Thomas Platter, Travels in England, 1599:
At midnight before a condemned person was to hang at Tyburn, a bell would be rung at St Sepulchre's, the church nearest to Newgate, and the bellman would solemnly pronounce:
Examine well yourselves; in time repent,
That you may not to eternal flames be sent.
And when St Sepulchre's Bell in the morning tolls,
The Lord above have mercy on your souls.
The following morning the prisoners were taken to the "Press Room", where their irons were removed, their arms bound with a cord and a halter placed about their necks. The condemned prisoner was allowed to choose his or her own clothing; some chose to die in their finest, while others wore a shroud to signify repentance. Some, aware that the hangman would claim their clothes afterwards, wore something cheap like a nightshirt to deny their executioner any profit.
The condemned were drawn on a cart, accompanied by a procession of about 200 men for crowd control - contingents of marshalmen, javelin men and constables - led by the City Marshal and Under Marshal. Along the way, they had to force the way through drunken mobs lining the route, thwart rescue attempts and even protect certain unpopular prisoners from being lynched before they could be hanged.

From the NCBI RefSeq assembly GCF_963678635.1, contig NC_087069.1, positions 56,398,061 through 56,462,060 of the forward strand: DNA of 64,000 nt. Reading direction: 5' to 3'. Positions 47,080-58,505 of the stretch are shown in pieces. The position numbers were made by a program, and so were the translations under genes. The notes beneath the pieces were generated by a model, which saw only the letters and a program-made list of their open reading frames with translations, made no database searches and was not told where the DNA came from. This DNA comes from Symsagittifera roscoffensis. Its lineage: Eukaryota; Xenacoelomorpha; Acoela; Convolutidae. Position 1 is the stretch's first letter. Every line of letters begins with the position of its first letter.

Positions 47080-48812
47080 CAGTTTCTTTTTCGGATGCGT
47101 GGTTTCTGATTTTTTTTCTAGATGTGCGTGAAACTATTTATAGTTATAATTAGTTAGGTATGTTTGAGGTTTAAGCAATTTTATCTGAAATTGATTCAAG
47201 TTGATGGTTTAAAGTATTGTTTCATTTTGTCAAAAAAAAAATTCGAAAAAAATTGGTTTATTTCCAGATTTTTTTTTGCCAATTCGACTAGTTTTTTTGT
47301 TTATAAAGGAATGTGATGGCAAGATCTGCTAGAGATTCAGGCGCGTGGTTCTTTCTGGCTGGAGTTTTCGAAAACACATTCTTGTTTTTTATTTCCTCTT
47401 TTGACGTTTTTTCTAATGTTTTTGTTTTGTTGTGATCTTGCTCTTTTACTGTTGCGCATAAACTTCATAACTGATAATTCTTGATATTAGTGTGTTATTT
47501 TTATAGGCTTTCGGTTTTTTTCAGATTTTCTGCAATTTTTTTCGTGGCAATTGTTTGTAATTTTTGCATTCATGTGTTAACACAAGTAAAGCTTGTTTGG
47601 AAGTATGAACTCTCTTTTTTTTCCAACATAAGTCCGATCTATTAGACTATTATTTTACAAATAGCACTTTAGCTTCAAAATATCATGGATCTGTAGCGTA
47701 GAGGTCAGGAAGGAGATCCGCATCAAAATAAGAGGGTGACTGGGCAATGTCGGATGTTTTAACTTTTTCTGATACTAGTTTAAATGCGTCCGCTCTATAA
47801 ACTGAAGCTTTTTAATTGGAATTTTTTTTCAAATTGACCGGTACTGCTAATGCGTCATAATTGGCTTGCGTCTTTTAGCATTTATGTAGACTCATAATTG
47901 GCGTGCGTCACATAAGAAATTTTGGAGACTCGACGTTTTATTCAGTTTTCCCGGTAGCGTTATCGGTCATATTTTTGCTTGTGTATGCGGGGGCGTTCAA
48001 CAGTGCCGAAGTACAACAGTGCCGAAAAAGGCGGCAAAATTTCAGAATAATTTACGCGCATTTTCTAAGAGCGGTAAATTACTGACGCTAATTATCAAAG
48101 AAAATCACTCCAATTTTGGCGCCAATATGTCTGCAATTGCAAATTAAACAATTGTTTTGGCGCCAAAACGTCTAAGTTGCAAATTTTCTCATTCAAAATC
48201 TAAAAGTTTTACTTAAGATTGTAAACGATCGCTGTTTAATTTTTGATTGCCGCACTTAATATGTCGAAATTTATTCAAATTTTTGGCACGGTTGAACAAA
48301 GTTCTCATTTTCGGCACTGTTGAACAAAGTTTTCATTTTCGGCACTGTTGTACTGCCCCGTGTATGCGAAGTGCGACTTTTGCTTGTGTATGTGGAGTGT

One of the more bizarre hangings at Tyburn occurred shortly after the Restoration of Charles to the throne: the bodies of Cromwell, Ireton, Bradshaw, and Pride were drawn on a hurdle to Tyburn and hung up in their coffins.
It was possible to escape the gallows by pleading "Benefit of clergy". In an age when clergymen were among the few able to read and write, any felon convicted for the first time who was capable of reading the "neck verse" (Psalm 51, verse one : "Have mercy on me, O God, according to Thy steadfast love; according to Thy abundant mercy blot out my transgressions."), were able to claim clerical status, which meant that they were branded (to facilitate future identification) rather than hanged. As the same verse was always used, many of those who claimed benefit of clergy couldn't read at all, they had simply memorized the verse beforehand. (Benefit of clergy was claimed by over 80% of those convicted of steeling sheep or cows at Essex assizes between 1579 and 1603.)